Step Into History with this French Revolution Walking Tour
Paris still showcases several remnants of the revolution, most in plain sight but more often than not they go unnoticed. We’ll start this two-hour themed walk at what some refer to as the starting point of the revolution itself: the Hôtel des Invalides. This veterans hospital housed the weapons used to storm the Bastille prison later the same day, inaugurating the first July 14 that has been celebrated as France’s national holiday ever since 1789.
From the breathtaking views of the Esplanade, we’ll continue towards Place de la Concorde which was the site of the public guillotine throughout most of the revolution. From here, you’ll learn about the National Assembly, the storming of Versailles, famous figureheads of the revolution such as Robespierre and Danton, as well as the ideologies that fueled and surrounded the Reign of Terror following the beheading of the King & Queen.
The French Revolution is viewed as a turning point of the late 1700’s as it gave credence to the end of divine right in European monarchies. Coming on the heels of the American Revolution, it also inherited fledgling ideas of representation that would be discussed at length and drawn up in the ‘Declaration of the Rights of Man and of the Citizen’, a document still consulted in France’s Fifth Republic.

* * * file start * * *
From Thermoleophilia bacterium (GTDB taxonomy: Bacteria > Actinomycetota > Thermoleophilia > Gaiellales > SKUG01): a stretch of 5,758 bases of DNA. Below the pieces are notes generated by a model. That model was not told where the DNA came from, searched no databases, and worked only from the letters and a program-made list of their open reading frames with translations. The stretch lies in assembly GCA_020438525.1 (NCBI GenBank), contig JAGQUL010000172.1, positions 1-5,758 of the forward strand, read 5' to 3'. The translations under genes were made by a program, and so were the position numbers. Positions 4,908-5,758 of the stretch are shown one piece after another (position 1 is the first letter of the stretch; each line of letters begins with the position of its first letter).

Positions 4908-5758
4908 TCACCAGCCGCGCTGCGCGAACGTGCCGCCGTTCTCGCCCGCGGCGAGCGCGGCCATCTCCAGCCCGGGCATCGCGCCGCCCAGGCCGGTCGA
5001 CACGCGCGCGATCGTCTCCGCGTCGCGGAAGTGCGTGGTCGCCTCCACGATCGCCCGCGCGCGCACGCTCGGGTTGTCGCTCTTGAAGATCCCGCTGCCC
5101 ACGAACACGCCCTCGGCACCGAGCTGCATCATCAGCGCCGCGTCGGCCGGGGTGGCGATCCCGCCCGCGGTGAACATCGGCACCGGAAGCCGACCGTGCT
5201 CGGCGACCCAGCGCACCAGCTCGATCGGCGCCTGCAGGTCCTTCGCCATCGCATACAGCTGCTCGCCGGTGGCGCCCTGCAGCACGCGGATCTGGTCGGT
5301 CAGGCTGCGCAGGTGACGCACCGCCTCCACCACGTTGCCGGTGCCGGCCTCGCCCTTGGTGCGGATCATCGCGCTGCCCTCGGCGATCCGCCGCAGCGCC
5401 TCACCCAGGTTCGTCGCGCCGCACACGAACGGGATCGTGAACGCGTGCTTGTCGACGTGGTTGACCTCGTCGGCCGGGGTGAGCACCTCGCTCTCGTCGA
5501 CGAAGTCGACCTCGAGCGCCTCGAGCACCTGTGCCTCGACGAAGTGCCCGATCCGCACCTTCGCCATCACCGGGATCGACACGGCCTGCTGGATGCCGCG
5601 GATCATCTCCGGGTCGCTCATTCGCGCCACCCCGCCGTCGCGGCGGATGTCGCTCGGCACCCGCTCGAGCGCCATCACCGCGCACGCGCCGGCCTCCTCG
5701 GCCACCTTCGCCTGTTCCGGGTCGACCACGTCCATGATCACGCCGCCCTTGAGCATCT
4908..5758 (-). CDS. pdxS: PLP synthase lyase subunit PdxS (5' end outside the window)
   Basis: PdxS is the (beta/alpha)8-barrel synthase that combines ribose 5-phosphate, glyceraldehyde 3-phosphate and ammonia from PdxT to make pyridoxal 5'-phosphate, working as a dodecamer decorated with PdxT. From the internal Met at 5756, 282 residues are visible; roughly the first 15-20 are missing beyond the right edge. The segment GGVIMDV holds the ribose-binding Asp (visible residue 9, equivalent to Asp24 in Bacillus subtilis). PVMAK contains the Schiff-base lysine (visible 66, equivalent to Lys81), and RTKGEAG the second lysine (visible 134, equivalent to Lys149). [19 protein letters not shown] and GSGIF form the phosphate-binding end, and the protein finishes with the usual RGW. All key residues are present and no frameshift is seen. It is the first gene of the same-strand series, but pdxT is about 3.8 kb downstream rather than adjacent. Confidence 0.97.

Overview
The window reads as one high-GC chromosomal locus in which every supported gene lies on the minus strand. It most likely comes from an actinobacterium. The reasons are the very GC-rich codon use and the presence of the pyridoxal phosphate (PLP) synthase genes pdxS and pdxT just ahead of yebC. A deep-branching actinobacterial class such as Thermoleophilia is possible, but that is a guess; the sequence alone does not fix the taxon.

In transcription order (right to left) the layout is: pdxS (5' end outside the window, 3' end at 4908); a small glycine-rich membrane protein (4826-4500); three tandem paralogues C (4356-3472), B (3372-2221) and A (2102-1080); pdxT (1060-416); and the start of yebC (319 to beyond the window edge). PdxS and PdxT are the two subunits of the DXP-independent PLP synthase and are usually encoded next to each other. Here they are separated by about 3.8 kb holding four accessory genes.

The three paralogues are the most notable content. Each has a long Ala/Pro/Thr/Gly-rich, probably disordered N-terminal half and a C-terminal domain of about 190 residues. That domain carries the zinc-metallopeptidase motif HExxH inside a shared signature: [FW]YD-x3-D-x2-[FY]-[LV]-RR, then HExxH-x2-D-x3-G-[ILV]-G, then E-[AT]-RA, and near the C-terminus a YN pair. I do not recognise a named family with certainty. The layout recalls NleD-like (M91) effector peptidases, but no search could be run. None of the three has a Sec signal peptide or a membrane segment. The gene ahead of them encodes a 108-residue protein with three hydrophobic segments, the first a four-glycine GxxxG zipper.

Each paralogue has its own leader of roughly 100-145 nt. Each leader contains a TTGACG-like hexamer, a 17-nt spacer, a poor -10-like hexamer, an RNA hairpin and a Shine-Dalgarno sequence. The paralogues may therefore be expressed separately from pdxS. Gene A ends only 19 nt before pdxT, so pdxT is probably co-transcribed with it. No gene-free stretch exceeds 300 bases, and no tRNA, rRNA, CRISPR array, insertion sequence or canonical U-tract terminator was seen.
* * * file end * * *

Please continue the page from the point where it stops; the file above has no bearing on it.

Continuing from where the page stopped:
Although this walk will take us through the timeline of the French Revolution through the Napoleonic era, our hope is that it instills a deeper understanding of the French political landscape and how it was shaped over the course of several hundred years. You will leave having a richer appreciation for common themes in France, such as ‘Liberty, Equality, Fraternity’ or the symbol of the French republic, Marianne, who personifies freedom and democracy.
We will wrap up our tour near Ile de la Cité, the birthplace of Paris. Here you can find the Conciergerie, a prison for those awaiting trial during the revolution. Probably its most famous inmate, Queen Marie Antoinette, spent the last days of her life here. We invite you to continue your visit by spending some time inside where you can see what her cell would have resembled as well as a series of items preserved from the revolution.